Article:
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New York City’s off-beat tabloid the Village Voice is running a series of what it considers to be the top 25 people behind the decline of the late L. Ron Hubbard’s Church of Scientology.

“On Friday,” writes Voice staffer Tony Orega, “we started a countdown that will give credit — or blame — to the people who have contributed most to the sad current state of Scientology.

“From its greatest expansion in the 1980s, the church is a shell of what it once was and is mired in countless controversies around the world.

“Some of that was self-inflicted, and some of it has come from outside. Join us now as we continue on our investigation of those people most responsible.”

Ortega notes:

Next month, Ohio State University religious studies professor Hugh Urban will officially release his academic history, The Church of Scientology, A History of a New Religion (Princeton University Press).

In June, we reviewed an advance copy of the book, and were impressed by how Urban brought a measured academic’s objectivity to a subject fraught with controversy: “Throughout that journey, what Urban does better than most is continually put Scientology’s bumpy beginnings and notorious scandals in a larger context of American history and the development of American culture and ideas about religion.”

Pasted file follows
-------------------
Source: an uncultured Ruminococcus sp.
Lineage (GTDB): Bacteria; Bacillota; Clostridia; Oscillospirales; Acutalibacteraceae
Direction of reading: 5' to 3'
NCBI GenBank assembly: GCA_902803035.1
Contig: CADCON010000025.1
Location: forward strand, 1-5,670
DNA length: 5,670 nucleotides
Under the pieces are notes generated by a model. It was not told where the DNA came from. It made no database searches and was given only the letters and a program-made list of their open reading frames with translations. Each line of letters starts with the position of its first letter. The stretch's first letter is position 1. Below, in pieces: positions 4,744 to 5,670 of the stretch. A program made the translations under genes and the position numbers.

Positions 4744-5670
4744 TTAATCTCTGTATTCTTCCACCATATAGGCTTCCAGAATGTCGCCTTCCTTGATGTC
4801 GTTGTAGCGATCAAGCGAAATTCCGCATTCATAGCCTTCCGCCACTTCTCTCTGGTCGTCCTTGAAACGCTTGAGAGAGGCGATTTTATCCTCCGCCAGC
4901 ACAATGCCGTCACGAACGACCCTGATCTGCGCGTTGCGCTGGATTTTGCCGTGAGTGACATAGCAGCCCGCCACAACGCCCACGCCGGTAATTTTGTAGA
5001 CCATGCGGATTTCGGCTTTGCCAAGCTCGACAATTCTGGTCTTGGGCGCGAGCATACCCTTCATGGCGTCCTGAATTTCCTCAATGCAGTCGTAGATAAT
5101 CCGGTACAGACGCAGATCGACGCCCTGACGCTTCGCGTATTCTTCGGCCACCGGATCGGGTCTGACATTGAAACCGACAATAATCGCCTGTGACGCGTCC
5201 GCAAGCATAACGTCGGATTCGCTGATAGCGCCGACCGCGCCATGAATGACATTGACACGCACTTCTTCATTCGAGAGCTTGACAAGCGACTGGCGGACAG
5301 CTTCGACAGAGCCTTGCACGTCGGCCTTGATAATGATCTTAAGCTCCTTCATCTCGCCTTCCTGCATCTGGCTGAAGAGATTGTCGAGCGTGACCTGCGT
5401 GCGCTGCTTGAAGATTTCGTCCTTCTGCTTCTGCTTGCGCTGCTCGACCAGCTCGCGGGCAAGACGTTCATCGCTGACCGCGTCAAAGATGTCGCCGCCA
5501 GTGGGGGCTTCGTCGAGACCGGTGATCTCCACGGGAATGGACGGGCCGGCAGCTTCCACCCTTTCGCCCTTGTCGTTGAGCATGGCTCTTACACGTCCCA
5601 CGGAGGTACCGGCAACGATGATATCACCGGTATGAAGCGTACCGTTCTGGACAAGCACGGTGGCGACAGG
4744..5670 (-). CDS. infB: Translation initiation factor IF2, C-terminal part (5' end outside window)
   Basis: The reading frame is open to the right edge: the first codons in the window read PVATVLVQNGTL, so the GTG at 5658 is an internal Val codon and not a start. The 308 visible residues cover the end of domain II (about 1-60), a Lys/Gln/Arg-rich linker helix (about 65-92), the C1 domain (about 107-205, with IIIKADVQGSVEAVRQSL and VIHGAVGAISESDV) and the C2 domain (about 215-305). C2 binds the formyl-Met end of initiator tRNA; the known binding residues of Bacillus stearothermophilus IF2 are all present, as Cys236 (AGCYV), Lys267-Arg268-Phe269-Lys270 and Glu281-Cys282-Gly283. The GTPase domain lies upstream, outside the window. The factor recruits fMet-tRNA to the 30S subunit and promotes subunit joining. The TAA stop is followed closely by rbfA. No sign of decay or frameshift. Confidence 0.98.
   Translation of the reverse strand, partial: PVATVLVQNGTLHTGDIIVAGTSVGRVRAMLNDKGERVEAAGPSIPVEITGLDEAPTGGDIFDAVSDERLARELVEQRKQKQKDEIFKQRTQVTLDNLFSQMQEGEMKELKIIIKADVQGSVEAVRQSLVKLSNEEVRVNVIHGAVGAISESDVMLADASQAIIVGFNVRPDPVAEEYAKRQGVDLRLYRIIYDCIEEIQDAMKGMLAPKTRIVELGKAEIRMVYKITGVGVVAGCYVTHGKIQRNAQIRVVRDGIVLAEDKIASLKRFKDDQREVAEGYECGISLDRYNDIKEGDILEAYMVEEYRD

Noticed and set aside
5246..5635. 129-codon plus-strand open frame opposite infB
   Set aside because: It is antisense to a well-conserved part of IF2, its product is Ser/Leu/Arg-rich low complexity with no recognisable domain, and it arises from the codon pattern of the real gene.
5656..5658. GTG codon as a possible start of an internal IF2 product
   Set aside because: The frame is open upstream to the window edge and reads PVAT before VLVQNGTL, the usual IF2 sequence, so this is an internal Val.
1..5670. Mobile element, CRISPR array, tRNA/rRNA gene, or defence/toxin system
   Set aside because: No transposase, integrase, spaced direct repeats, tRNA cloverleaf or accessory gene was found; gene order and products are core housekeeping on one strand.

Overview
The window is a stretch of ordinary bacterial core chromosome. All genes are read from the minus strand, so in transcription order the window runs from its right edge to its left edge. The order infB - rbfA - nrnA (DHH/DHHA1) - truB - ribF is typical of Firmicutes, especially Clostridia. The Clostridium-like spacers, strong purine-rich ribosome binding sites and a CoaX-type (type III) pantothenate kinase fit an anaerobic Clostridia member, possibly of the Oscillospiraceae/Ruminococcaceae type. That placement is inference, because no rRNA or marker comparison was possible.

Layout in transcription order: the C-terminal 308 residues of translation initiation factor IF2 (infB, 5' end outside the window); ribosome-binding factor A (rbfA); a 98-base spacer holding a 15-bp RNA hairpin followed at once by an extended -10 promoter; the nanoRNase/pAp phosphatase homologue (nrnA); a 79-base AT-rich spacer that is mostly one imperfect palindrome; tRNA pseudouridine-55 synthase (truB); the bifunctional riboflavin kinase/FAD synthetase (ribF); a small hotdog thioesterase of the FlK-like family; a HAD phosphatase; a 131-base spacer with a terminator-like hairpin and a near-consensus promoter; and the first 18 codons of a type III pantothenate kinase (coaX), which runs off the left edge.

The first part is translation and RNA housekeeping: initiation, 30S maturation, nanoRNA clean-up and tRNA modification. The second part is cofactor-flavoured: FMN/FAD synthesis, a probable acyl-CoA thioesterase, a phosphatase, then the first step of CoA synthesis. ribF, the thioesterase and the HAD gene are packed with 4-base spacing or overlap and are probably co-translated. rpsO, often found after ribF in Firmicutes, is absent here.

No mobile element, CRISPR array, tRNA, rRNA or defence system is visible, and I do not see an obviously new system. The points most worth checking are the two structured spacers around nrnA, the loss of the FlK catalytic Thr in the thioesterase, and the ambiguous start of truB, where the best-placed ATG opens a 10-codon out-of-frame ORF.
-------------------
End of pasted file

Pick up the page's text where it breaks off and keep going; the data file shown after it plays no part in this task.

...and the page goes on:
Scientology’s secrecy and paranoia, for example, come right out of the Cold War environment that Hubbard was a product of, Urban explains.

The timing of Urban’s book really couldn’t be any better. It’s an academic book, but it’s very well written and makes a great companion to Janet Reitman’s popular history of the church, Inside Scientology. If Reitman focuses on the narrative stories of individuals, Urban provides key passages from numerous court cases and Scientology’s own internal documents to piece together a thorough portrait of the church that Scientology will find difficult to label as a biased work (but no doubt it will still try).

Scientology will always brand its defectors as apostates, will always say that journalists are out to smear them, but with the calm, dedicated work of academics, a library of unassailable, disinterested data is emerging that will not so easily be dismissed.

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